Mel Alexenberg is an artist who creates artworks at the interface between art, science, technology, and culture. His artworks explore interrelationships between digital age art and Jewish consciousness, space-time systems and electronic technologies, participatory art and community, high tech and high touch experiences, and responsive art in cyberspace and real space. He pioneered in using computers to make art in the 1960’s when he was a doctoral student at New York University. His artworks exploring digital technologies and global systems are in the collections of more than forty museums worldwide.
Alexenberg is Council member of the Wolf Foundation that awards the Wolf Prizes to distinguished artists and scientists. He is also head of the School of the Arts at Emuna College in Jerusalem, Israel, and was professor of art and education at Columbia University, Bar Ilan University, and Ariel University, head of the art department at Pratt Institute, research fellow at MIT’s Center for Advanced Visual Studies, and dean of visual arts at New World School of the Arts in Miami.
He is the author of the books: 'The Future of Art in a Postdigital Age: From Hellenistic to Hebraic Consciousness' (Intellect Books/University of Chicago Press, 2011), 'Dialogic Art in a Digital World: Judaism and Contemporary Art' (in Hebrew), 'Aesthetic Experience in Creative Process', 'Light and Sight', and with Otto Piene, 'LightsOROT: Spiritual Dimensions of the Electronic Age'. He is Editor of 'Educating Artists for the Future: Learning at the Intersections of Art, Science, Technology, and Culture' (Intellect Books/University of Chicago Press, 2008), former Art Editor of 'The Visual Computer: International Journal of Computer Graphics', and author of numerous papers.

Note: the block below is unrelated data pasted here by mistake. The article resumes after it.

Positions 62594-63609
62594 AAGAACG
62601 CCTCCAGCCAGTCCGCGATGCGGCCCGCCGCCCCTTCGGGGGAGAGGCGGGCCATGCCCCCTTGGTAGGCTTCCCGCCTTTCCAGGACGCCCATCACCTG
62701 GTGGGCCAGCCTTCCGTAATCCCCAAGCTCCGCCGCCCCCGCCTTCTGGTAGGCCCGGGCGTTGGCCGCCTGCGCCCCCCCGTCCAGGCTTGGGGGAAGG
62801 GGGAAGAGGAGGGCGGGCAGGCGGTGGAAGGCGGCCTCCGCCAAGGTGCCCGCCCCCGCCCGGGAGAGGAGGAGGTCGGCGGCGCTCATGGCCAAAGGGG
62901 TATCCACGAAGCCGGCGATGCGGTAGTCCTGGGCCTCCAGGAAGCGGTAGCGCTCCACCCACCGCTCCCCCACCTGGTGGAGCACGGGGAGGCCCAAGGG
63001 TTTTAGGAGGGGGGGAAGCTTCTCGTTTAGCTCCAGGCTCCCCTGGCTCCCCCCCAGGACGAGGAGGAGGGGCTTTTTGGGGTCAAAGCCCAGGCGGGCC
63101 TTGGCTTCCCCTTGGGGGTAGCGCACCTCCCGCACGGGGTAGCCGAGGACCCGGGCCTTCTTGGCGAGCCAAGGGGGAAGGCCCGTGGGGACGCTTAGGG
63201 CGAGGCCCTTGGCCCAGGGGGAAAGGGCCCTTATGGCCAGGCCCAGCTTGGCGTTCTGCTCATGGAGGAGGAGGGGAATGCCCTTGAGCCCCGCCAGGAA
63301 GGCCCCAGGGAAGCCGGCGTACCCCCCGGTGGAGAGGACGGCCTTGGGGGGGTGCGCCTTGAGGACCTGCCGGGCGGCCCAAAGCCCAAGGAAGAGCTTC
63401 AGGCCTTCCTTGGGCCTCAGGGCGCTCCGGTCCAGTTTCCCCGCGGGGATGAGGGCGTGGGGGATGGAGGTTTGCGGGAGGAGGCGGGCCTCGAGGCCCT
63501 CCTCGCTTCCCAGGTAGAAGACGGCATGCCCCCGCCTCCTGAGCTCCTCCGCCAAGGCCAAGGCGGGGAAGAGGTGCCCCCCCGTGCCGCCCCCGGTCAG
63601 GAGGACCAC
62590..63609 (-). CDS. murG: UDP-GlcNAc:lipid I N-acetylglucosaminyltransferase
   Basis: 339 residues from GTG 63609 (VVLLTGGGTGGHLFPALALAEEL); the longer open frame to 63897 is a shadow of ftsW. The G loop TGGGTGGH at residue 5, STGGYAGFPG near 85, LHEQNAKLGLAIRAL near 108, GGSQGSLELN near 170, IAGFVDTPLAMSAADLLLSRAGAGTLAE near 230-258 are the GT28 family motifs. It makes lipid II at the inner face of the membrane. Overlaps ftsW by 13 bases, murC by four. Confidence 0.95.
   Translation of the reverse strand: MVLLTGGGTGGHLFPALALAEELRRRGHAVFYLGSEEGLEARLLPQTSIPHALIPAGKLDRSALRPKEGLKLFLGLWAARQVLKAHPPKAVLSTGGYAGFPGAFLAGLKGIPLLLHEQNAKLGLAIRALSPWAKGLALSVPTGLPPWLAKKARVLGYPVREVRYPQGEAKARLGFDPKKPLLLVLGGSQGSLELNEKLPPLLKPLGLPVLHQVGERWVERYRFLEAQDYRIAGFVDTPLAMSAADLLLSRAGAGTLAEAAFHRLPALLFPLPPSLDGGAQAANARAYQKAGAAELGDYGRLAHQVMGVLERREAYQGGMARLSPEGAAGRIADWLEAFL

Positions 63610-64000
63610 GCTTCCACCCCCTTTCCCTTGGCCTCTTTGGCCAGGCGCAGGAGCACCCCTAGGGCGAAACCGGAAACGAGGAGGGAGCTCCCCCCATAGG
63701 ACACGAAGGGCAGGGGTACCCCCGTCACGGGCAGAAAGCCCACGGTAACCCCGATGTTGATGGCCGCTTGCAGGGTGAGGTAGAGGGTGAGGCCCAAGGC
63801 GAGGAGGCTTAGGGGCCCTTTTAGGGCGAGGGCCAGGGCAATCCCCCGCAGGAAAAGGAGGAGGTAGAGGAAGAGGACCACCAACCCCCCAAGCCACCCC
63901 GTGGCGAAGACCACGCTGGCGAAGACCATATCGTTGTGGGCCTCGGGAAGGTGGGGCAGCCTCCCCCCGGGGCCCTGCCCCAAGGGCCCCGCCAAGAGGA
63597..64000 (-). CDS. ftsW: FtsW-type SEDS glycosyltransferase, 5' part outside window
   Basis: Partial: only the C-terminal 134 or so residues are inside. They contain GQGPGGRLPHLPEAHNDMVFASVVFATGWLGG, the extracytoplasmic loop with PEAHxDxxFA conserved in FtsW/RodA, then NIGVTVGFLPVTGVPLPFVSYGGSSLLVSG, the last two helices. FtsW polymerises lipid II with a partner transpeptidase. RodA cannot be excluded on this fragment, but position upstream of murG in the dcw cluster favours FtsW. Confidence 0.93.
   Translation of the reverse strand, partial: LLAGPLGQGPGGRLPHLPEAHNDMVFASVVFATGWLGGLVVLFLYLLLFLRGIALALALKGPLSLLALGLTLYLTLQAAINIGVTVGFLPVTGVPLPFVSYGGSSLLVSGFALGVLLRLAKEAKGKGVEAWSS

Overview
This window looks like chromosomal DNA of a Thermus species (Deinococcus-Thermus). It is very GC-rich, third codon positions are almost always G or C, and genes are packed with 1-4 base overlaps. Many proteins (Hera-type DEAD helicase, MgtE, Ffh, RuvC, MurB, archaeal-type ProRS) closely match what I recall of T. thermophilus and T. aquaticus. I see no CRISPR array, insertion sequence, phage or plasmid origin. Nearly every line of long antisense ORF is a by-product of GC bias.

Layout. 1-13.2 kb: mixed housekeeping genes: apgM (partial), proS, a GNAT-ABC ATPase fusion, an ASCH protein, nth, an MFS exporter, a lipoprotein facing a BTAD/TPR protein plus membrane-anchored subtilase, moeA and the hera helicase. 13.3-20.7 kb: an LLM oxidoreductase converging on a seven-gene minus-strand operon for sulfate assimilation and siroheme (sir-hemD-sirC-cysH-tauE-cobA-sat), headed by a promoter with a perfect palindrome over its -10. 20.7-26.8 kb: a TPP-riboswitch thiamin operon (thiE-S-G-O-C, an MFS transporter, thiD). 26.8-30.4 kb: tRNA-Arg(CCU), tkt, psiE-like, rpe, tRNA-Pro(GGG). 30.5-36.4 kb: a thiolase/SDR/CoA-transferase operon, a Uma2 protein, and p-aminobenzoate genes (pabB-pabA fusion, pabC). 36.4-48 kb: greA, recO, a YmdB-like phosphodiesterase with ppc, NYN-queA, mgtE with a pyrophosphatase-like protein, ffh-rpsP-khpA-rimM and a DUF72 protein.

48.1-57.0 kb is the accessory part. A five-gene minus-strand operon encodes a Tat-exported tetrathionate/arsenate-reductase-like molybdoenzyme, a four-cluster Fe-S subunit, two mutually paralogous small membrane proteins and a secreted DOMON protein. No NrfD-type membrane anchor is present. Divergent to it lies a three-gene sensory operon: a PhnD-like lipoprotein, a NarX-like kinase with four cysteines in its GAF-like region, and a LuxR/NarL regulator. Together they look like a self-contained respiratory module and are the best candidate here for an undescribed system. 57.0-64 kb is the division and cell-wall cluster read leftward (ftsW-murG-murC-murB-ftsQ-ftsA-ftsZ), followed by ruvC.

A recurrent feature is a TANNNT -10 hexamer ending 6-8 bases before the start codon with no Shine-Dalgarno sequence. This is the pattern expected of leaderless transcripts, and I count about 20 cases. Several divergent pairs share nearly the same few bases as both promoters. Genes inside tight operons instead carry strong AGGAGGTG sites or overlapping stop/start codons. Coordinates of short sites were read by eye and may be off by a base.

He is writing a new book 'How to Photograph God: Bible Blog your Life' and co-editing 'Zionist Artists in a Networked World.'
Born and educated in New York, Alexenberg earned degrees at Queens College, Yeshiva University, and New York University (interdisciplinary doctorate in art, science, and psychology). He lives with his wife, artist Miriam Benjamin, in Ra'anana, Israel, where they enjoy their children, grandchildren, and great-grandchildren.